Between Convergence and Divergence
Edited By Milan Bufon, Tove H. Malloy and Colin Williams
This volume represents an inter-disciplinary discussion of some fundamental categories of convergence and divergence, focusing in particular on issues of both social integration and devolution related to ethnos as the space of identity, and demos as the space of polity. The aims of the book are to assess past developments within crucial parts of Central Europe where both conflict and coexistence potentials seem to best represent the actual “unity in diversity” managing dilemma in the continent; to provide an analysis of current approaches to minority protection, language planning, spatial and social cross-border and inter-cultural policies; and to develop an evaluation of the future trends and opportunities for co-operation and re-integration within a local and broader operational context.
On the Side of Angels: Dignity and Virtue in Minority-Majority Relations (Colin H. Williams)
Colin H. Williams
Mutual respect is a much-prized characteristic of any social order and has been enshrined in countless legislative acts which seek to protect the rights of individuals and less often the rights of peoples as identifiable groups. The principle of fairness and equity would seem to be fundamental in governing citizen interaction, but as Lord Hoffman has argued the universality of human rights is culturally determined, largely a local matter, for different communities through their legislature and judges. Speaking of such views, Fredman (2015, p. 99) avers that while at the level of abstraction, human rights may be universal, at the level of application, ‘the human rights which these abstractions have generated are national. Their application requires trade-offs and compromises, exercises of judgements which can be made only in the context of a given society and its legal system.’ (Hoffman 2009). Accordingly, there can be no generalisable interpretation of each instance of a minority-majority relationship, but useful ←35 | 36→insights into the power relations and conditions of possibility which determine the fate of selected minorities can be discerned.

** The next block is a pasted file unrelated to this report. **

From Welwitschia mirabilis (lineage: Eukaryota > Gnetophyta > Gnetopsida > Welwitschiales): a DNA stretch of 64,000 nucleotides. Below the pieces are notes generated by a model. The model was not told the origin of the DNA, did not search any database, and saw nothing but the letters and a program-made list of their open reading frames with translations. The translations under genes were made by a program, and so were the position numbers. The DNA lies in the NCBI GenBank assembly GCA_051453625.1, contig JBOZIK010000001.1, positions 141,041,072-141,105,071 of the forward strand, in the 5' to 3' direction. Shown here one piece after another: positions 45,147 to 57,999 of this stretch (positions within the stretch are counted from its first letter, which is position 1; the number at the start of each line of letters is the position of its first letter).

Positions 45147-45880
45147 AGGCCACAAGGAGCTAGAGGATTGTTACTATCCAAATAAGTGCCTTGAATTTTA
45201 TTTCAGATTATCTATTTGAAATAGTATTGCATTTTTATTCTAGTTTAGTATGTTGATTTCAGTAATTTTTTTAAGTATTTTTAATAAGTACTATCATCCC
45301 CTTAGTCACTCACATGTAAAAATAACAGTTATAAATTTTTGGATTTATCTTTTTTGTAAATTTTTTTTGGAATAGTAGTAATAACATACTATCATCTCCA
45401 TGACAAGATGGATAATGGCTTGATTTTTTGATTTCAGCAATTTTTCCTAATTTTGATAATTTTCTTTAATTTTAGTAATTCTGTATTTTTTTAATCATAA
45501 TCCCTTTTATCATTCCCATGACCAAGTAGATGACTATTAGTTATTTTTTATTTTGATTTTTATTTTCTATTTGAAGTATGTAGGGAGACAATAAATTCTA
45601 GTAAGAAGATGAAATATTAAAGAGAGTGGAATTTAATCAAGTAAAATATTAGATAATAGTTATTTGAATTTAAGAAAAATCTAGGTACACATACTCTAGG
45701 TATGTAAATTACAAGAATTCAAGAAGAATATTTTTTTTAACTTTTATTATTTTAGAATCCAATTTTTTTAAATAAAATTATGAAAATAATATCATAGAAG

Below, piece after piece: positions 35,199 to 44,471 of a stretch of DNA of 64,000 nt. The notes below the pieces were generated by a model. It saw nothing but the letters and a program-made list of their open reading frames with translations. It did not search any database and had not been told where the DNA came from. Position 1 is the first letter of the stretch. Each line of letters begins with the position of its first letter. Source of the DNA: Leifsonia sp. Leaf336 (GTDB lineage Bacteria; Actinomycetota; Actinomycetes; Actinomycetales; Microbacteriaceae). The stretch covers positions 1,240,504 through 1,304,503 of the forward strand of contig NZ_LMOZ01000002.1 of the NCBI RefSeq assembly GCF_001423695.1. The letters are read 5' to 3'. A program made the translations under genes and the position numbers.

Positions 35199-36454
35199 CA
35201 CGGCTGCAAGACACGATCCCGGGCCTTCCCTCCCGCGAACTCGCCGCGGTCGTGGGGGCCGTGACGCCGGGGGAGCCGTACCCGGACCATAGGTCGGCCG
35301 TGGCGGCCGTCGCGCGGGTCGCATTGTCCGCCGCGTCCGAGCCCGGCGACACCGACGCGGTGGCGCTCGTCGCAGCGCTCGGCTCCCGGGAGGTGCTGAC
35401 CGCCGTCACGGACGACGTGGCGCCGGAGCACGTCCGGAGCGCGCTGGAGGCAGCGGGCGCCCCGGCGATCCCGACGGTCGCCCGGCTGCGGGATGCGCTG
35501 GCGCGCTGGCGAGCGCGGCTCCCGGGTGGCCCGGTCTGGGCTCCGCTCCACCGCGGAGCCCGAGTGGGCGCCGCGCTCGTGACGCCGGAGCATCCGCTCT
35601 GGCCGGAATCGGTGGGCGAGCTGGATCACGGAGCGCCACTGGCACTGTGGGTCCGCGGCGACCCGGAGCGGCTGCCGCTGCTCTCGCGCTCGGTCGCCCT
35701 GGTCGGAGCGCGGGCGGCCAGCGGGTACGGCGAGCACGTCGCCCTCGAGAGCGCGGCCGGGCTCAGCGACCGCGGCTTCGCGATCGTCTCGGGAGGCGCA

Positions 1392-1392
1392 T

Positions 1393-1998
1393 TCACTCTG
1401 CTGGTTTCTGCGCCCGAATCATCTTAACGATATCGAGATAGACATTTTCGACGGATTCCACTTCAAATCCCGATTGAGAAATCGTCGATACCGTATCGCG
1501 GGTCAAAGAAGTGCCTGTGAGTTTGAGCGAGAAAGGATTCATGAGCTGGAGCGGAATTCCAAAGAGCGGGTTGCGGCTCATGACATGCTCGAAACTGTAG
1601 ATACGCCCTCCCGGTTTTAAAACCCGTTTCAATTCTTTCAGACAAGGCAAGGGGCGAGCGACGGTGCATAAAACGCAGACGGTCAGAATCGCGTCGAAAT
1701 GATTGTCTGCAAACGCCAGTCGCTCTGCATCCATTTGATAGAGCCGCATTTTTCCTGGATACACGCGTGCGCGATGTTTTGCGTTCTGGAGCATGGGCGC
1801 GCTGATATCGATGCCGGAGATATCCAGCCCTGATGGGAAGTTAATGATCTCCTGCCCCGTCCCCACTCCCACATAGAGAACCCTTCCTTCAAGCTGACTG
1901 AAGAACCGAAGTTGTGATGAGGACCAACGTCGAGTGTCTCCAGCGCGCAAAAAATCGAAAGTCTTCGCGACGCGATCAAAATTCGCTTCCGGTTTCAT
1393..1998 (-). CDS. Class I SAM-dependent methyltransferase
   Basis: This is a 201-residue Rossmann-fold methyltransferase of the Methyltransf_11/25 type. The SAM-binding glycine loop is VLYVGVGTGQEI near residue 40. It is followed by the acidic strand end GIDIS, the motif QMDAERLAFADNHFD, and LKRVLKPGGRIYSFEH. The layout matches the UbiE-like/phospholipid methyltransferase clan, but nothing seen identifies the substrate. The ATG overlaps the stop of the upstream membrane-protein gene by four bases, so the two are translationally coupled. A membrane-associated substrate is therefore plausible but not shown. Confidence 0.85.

Because minorities are armed with a set of historical grievances against a state or a majority, they tend to presume that they have inherited a superior moral order to justify their demands and invoke recompense, reconciliation and reconstruction, all in the name of dignity and justice.1
That these moral imperatives are not necessarily shared by the majority is a source of continued conflict as...
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